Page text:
Which Materials Make The Best Homemade Masks? New Study Evaluates 32 Materials
As Arizona tops 100,000 coronavirus cases, it's never been more important to practice social distancing and wear a face covering. Now, a new study in the American Chemical Society journal ACS Nano evaluates the best materials for homemade masks.
With N95 respirators reserved for medical settings, the World Health Organization and the Centers for Disease Controls and Prevention have called for better guidelines for mask material, design and construction.
Unfortunately, most of what we know about the topic dates back to the 1918 influenza pandemic, when our understanding of micrometer-sized droplets and nanometer-sized aerosols was far less advanced.
When researchers from the National Institute of Standards and Technology tested 32 materials using salt particles sized to match the coronavirus's droplets and aerosols, they found 100% cotton — in plain, block and poplin weaves — gave the best protection.
A synthetic twill weave and a polyester poplin weave also performed in the top five.
Other synthetics, like polyester knit and chiffon, performed the worst. Cotton muslin and a blend of 65% polyester/35% cotton also performed poorly.
The materials tested included 14 cotton, one wool, nine synthetic, four synthetic blends and four synthetic/cotton blends.
The results suggest a woven cotton hand towel in six layers, or a light flannel in four, would remain breathable and protect well, despite both having only moderately dense weaves.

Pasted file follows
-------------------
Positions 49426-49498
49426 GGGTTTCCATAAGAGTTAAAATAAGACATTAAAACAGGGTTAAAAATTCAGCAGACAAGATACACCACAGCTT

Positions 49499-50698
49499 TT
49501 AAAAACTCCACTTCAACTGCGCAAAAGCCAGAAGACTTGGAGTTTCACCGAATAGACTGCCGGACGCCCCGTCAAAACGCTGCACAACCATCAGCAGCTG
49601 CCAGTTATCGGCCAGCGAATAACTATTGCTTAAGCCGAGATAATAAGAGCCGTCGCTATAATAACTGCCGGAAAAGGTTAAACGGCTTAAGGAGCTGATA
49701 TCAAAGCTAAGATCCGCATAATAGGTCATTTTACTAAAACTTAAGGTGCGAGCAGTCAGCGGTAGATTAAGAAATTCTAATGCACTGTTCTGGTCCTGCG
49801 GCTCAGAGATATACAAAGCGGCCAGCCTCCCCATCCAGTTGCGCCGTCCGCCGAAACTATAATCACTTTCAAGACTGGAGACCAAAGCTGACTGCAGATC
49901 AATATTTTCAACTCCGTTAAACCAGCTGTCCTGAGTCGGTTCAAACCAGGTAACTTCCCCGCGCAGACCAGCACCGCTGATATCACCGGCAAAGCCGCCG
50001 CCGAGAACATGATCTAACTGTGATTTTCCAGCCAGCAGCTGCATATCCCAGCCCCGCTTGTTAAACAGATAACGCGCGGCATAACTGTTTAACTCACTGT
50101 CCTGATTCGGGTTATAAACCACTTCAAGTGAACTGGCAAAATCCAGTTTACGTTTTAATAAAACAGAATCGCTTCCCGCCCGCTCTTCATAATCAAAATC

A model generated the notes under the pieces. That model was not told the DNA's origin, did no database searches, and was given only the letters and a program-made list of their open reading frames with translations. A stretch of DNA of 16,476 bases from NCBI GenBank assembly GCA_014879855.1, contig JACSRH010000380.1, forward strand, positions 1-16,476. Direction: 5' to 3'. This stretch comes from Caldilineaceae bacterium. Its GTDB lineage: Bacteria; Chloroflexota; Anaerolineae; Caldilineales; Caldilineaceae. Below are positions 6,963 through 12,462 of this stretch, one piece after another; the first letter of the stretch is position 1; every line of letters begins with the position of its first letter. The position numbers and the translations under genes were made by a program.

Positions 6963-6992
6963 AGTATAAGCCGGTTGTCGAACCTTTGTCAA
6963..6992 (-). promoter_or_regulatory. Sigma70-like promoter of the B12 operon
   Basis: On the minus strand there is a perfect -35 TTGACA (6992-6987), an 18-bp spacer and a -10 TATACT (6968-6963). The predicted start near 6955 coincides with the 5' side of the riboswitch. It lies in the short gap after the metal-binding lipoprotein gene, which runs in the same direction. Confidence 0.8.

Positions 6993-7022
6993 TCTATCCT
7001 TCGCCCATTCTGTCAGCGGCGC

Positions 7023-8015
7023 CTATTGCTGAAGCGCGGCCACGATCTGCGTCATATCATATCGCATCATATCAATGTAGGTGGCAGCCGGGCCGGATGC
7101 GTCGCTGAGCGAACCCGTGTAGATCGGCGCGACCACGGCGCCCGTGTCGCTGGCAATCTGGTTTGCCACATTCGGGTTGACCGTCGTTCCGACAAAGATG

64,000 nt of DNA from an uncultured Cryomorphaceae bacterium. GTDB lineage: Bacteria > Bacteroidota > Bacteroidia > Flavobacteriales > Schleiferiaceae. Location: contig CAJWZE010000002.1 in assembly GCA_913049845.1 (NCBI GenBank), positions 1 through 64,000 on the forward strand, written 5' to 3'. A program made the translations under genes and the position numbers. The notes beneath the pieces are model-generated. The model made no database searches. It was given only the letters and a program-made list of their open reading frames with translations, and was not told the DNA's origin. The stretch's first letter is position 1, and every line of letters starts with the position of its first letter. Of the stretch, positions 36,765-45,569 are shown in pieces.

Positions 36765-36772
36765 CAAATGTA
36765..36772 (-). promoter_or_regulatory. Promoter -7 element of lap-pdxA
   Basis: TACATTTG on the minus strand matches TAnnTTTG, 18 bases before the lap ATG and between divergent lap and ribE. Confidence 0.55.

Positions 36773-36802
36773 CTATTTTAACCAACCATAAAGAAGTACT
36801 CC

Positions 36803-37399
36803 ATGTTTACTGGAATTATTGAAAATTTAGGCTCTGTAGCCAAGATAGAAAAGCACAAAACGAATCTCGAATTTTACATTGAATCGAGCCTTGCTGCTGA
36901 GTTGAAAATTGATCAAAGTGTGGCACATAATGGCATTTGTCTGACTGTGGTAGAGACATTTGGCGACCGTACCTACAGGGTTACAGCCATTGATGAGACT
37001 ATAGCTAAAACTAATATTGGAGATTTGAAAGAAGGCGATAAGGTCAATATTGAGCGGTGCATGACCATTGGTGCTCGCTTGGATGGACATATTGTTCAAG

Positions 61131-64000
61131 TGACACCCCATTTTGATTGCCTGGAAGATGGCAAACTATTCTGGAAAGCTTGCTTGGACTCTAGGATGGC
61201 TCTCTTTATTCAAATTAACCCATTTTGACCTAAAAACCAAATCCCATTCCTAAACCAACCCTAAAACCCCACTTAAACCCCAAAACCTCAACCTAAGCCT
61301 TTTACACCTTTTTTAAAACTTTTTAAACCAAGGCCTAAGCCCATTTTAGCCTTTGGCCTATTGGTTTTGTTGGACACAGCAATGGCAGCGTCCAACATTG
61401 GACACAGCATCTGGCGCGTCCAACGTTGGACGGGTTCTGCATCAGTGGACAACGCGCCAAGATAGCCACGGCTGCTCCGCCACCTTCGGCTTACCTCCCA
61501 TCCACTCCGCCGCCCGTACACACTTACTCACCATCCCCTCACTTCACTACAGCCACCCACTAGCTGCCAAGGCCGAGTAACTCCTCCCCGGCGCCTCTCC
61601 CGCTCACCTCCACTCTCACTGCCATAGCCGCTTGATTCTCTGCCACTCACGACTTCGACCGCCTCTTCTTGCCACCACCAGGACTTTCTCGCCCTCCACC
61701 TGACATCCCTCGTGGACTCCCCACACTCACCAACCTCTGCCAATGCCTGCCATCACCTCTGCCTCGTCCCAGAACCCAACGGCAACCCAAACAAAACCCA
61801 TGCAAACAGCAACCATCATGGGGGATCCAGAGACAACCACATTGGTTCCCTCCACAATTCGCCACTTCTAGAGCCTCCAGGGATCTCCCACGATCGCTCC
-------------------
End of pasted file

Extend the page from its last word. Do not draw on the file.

The researchers suggest the raised nap of those fabrics might offer more surface area for capturing aerosols.
The researchers measured most samples in two layers.
No measured cloth masks performed as well as an N95 respirator.
Face masks protect the population by trapping droplets and aerosols expelled as an infected mask wearer breathes, coughs or speaks. They also somewhat filter air inhaled by mask wearers.
Opponents of mask wearing sometimes say pores in component materials are too large to stop virus-carrying particles measuring 250-500 nm.
But particles on such tiny scales are subject to far more than just collisions and tangles. They drift in fluid air, bounce around in random Brownian motion and even stick to cloth like hair to a static-charged balloon.
The study proposes a complex array of factors at work in cloth masks, and suggests appearances can be deceptive, since the cotton cloth that offered the best protection consisted of a visibly loose weave.
Still, the researchers caution their laboratory results based their breathability estimates on air pressure changes, not actual user experiences.
Moreover, their recommendations do not take into account WHO guidelines, which call for mixing layers that absorb water with those that repel it.